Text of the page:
Fame Bites goes inside the belly of the entertainment beast. We're dishing out where the celebrities are eating, what they're eating and who they're eating with.
Andy Richter is the comedian, actor and longtime sidekick to our favorite pompadoured late-night host, Conan O’Brien. Yeah - so they're technically part of the Turner family, but one of the gents on Team Coco is pretty much the reason Eatocracy exists, and we love him dearly for it.
Sentimental anecdotes aside, we were positively thrilled to recently chew the cud with Richter on food mascots, girls eating steak and his grandma's French toast.
5@5 is a daily, food-related list from chefs, writers, political pundits, musicians, actors, and all manner of opinionated people from around the globe.
One of our token questions here at Eatocracy is: Who taught you to love food? Particularly of late, we've been talking a lot about how your upbringing can shape who you are (or are not) in the kitchen - from "Tiger Mothers" to grandmothers.
For executive chef Paula DaSilva of the farm-to-table 1500° restaurant in Miami, Florida, it was her native Brazil. Ever since her early days peeling garlic and vegetables in her family’s Brazilian restaurant, DaSilva has caught the cooking bug and hasn't let her knives dull since.
Five Favorite Foods From My Brazilian Heritage That I Can’t Bear to Keep Off My Menu: Paula DaSilva
She's one mother of an influence.
Earlier today, we discussed how a "Tiger Mother" made Eddie Huang a more meticulous chef and how MeMe Roth may or may not making her kids unhealthily fat-phobic. Most of us grew up with a Mom (or equivalent - there are many ways to make a family) who did a great deal to shape the way we feed ourselves.
My own mother, while possessed of other virtues, never met a frozen vegetable she didn't try to boil into oblivion or a slab of chuck she didn't attempt to cook 'til grey. The passion for the communion of dining was there, but the cooking itself tended toward the joyless and flavor-free.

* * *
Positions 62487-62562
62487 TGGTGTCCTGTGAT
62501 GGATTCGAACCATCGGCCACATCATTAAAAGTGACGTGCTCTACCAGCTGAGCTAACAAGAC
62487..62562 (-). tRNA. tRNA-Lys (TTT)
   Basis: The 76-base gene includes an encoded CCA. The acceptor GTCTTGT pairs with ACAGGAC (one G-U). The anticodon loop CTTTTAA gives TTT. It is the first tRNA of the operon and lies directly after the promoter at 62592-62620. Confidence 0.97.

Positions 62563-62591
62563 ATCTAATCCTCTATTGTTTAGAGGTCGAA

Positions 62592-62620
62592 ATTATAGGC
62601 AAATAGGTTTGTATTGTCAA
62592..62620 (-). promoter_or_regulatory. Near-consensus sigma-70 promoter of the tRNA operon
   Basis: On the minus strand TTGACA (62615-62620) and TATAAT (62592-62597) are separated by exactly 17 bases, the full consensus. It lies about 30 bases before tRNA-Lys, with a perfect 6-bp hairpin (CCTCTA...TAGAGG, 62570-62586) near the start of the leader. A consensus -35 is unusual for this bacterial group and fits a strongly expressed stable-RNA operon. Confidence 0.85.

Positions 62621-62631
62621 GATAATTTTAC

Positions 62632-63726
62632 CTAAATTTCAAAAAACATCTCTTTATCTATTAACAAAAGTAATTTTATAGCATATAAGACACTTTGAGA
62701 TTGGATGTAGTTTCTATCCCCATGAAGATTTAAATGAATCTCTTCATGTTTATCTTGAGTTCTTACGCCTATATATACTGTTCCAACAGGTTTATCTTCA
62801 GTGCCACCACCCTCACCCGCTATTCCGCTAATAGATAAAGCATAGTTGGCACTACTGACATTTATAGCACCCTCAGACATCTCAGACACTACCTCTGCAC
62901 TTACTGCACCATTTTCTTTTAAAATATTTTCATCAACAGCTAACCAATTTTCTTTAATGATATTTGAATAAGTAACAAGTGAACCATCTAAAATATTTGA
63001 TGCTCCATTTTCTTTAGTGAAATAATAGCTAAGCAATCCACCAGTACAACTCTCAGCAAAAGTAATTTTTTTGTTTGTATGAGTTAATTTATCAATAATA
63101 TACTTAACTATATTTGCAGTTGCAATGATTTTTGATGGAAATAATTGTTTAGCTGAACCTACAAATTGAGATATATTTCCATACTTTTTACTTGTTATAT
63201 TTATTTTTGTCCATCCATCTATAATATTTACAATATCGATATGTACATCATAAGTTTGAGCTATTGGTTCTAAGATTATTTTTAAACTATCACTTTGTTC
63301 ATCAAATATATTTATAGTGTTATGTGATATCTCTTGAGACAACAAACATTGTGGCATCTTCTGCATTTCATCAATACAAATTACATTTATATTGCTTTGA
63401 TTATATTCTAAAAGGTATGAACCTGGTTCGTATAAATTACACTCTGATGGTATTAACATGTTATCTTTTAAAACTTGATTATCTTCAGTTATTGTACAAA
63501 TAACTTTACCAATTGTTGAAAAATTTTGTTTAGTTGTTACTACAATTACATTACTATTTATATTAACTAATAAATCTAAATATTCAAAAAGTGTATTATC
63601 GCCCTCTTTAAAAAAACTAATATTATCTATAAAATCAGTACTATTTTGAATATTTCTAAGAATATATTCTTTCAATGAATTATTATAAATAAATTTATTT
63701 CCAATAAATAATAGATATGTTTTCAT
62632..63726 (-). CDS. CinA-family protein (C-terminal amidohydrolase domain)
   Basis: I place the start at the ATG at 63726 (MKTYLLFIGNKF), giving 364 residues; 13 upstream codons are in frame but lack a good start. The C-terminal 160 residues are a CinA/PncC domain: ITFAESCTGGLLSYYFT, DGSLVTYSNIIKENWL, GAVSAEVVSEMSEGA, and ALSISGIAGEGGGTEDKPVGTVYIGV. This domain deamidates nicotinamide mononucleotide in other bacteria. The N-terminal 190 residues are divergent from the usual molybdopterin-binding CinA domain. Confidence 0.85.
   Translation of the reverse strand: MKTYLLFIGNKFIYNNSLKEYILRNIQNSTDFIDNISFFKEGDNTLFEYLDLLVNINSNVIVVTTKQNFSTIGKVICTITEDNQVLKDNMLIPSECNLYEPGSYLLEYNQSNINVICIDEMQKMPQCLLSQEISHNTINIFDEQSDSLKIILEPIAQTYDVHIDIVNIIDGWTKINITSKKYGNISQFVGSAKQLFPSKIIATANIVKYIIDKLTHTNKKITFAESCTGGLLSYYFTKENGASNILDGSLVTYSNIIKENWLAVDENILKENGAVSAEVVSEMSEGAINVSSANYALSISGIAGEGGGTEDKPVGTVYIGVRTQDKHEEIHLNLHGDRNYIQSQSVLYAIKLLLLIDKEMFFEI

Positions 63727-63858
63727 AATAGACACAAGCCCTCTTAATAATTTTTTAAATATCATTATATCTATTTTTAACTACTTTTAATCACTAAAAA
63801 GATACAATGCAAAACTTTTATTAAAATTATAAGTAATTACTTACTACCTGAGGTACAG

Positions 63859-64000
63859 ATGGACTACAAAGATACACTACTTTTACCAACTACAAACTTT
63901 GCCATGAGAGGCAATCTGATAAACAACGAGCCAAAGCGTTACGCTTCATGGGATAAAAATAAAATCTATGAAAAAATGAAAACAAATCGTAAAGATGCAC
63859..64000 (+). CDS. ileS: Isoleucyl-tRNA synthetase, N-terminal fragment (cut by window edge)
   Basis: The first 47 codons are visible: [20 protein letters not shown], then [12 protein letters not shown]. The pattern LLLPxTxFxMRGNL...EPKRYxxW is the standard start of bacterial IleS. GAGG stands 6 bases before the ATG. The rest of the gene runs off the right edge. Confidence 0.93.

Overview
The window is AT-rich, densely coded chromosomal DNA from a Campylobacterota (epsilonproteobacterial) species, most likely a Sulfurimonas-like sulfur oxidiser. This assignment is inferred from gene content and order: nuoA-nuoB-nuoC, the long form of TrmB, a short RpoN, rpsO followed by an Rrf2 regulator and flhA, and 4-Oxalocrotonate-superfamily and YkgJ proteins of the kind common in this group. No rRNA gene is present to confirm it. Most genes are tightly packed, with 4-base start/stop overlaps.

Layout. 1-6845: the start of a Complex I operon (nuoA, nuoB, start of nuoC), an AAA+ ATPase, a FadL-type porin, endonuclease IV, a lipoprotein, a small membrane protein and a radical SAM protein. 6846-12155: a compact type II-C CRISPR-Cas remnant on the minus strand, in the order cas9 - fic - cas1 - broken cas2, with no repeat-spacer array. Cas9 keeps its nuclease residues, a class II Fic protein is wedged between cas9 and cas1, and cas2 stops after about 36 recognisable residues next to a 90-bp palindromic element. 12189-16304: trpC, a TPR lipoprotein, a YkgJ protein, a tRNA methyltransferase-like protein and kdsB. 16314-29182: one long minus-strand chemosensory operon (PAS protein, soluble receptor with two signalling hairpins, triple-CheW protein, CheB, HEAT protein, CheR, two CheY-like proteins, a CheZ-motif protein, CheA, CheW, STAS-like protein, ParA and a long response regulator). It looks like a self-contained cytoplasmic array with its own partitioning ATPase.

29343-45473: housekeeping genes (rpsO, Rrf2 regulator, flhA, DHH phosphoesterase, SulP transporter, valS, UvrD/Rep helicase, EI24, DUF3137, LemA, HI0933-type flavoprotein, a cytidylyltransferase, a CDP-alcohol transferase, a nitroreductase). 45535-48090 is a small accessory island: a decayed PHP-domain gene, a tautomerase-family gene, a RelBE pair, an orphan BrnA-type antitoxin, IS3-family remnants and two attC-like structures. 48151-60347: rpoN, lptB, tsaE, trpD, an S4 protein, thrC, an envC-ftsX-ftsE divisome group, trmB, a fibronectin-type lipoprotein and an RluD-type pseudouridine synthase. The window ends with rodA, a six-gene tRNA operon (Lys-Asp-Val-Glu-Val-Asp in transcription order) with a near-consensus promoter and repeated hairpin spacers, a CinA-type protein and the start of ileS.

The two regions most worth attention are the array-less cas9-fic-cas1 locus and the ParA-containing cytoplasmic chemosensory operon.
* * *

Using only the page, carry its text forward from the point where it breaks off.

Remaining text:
This (or at least so far as my therapist and I have decided) goes a good deal toward explaining my dogged pursuit of unfamiliar ingredients, penchant for grandiose cooking projects and general audacity in the kitchen. Sometimes it pays off. On occasion there's back-up take-out - but the meat is never, ever, ever grey.
We'll talk dads later (boy howdy, can mine make a mean Sunday supper!), but for now...
Sink your teeth into today's top stories from around the globe.
After a year of eating school lunches, Mrs. Q survived to blog about it.
She works at an urban school in the Midwest, where she ate bagel dogs (yes, that's an entree), yellowish meatloaf and chicken tenders, which she likened to "squirts of chicken foam."
With spork in hand, her mission was to chronicle the $3 school lunches on her blog, Fed Up With Lunch. Every afternoon, Mrs. Q - who asked to remain anonymous out of concern for her job - photographed the lumps on her orange school lunch tray, and shared her observations about the food and how it affected students.
The blog gained a substantial following and stirred conversations about what should be on kids' trays. Mrs. Q announced on her blog late Thursday that she will reveal her identity later this year when she publishes a book about the project.
Read the rest of "She ate 162 school lunches - and blogged it" on CNN Health.
Amy Chua's parenting memoir, 'Battle Hymn of a Tiger Mother' delves into the extreme measures she and some other Asian parents take to ensure their children's success later in life. In the book, Chua asserts that American parents allow too many luxuries and distractions to the path of progress, and outlines in unflinching detail the rigors she imposed on her own children's study, music practice and even birthday card making.
While seemingly much of this effort is geared toward producing doctors and lawyers, sometimes the best laid plans can take a slight turn. Eddie Huang, who famously published his mother's e-mail rebuke after he received a zero-star review of his restaurant in the New York Times, indeed earned that law degree. Then he chucked it all and opened a restaurant - for which he both credits and (lovingly) blames his parents.
Is MeMe Roth an anti-junk food activist on a great crusade or one mother of a neurosis factory? Watch the video and weigh in.
While you're frying up some eggs and bacon, we're cooking up something else: a way to celebrate today's food holiday and the most delicious finds on TV.
We don’t mean to clam up on you, but today’s creamy, hearty food holiday warms the cockles of our heart. January 21 is National New England Clam Chowder Day.
Put those clammy hands to work preparing your chowder with fresh clams, salt pork, potatoes, onions and cream. Mop up the remains with bread if available - or even better, serve in a sourdough bowl for easy clean-up.
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